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    Creator of Worlds sullivan_riyria's Avatar
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    Quote Originally Posted by Starchaser3000 View Post
    All over the map?? Hell yeah!! I agree that in this day and age it would be difficult to attain respectable commercial success for a first time amateur author like me writing something like this of all things. But if I somehow became one of those avant garde authors that attained commercial notoriety long after they had died in obscurity, I would be very happy with that.
    My point wasn't for you to change the writing - simply to think about how you can position your work that is laser focused.

  9. #219
    Fulgurous Moderator KatG's Avatar
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    Quote Originally Posted by wwfward View Post
    Oh right, I think I confused style or sub-genre with marketing categories. I think sub-genre and marketing categories could overlap like urban fantasy/contemporary fantasy.

    Still, I would put futuristic fantasy as a sub-genre of science fiction (under space opera/science fantasy) rather than fantasy since they use technology and alien races as opposed to magic. My rule of thumb is if they explain the world with magic, it's fantasy, and if they use technology with the bar as low as merely calling it technology, then it's science fiction. Because then, Dune and Star Wars would be called futuristic fantasy when they've always been considered science fiction and it'd be just odd to see them as fantasy.

    @Starchaster3000, I agree that your work is satire/dark satire fantasy like Discworld only different and I assume gritty.
    No, futuristic fantasy is futuristic fantasy. Dune is science fiction. Your rule of thumb is basically the operating structure. The Sword of Shannara by Terry Brooks is a futuristic post-apocalypse fantasy, though it tends to be regarded just as epic because of its place in fantasy publishing history. However, it is futuristic. Boyett's Ariel and it's much later sequel Elegy Beach are futuristic fantasy about a post-apocalypse in which tech dies and magic takes over. Patricia Kennealy-Morrison's Keltiad series is futuristic fantasy out in space. Anne McCaffrey's Pern books are science fiction with genetically engineered dragons on a planet. Hurley's God's War may be just SF. The author has gone back and forth about whether certain elements are magical or tech and I haven't read it, so I don't know. If the author has actual fantastic elements -- magical, divine, supernatural, then it's a fantasy, even if it's in space or future Earth. If they just have dubious tech, it's science fiction and usually gets dubbed space opera or adventure SF.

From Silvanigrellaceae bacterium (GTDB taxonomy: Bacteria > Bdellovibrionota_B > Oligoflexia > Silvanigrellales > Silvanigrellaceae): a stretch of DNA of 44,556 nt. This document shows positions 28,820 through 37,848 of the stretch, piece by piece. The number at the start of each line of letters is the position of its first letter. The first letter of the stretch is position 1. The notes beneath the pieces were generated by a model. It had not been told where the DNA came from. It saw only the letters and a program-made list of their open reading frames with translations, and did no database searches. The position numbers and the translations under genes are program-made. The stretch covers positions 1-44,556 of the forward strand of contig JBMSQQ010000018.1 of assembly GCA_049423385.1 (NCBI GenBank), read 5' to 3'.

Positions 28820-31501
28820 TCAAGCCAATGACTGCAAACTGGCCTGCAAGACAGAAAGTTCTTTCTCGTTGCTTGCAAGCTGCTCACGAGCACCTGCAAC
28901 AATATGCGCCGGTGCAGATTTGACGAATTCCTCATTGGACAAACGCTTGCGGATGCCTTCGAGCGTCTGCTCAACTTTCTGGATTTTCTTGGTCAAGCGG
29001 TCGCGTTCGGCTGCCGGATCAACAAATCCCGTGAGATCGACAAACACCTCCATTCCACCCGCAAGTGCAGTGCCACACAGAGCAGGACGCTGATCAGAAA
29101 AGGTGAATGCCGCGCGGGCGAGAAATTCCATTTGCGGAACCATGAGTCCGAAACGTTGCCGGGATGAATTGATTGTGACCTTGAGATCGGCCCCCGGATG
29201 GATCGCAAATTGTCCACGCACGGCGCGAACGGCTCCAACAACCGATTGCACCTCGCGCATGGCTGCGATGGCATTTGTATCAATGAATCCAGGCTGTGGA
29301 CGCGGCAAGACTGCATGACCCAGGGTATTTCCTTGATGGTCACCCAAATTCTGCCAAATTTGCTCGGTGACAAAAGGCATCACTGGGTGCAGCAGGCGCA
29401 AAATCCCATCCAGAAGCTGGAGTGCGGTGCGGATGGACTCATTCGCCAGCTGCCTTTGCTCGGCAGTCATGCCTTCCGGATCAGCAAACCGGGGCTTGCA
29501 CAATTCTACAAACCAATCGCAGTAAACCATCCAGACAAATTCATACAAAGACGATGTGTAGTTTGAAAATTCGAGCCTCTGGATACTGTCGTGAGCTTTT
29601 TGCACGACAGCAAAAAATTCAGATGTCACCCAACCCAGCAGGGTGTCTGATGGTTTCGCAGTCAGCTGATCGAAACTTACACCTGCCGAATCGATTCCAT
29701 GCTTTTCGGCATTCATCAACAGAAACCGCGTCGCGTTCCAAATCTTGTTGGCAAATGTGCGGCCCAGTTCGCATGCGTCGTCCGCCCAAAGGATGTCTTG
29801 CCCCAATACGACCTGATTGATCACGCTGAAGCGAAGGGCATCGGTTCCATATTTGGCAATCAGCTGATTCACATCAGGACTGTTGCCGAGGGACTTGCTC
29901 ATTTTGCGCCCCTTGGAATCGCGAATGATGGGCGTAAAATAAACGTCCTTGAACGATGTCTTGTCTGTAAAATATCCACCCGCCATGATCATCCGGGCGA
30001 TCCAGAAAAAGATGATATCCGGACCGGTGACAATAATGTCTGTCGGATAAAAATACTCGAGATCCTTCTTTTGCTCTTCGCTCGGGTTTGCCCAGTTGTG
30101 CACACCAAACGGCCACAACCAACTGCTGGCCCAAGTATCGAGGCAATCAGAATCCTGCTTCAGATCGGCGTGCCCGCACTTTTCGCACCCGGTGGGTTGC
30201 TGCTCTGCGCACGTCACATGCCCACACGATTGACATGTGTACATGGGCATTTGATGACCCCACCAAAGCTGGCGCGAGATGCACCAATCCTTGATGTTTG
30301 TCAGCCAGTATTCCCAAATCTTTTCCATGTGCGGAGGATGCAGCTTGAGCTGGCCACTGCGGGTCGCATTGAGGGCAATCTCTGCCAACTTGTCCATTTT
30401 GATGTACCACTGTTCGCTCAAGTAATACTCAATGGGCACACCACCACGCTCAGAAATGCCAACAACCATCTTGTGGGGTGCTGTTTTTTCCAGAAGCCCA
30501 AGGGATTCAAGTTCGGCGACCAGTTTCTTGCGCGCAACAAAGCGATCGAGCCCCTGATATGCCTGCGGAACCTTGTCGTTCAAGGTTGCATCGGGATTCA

The term science fantasy was developed in the 1980's by many regarding books like McCaffrey's Pern books, but it's a misnomer. It fell out of use more and more. It has had a bit of a revival because SF is undergoing a transition as it expands again and people start searching for more new terms, often with the word "punk" in them. It's a tricky term to deal with and if you've written a Dune-like SF, you're better off just calling it space opera or if appropriate post-apocalypse SF so people know for certain what you mean.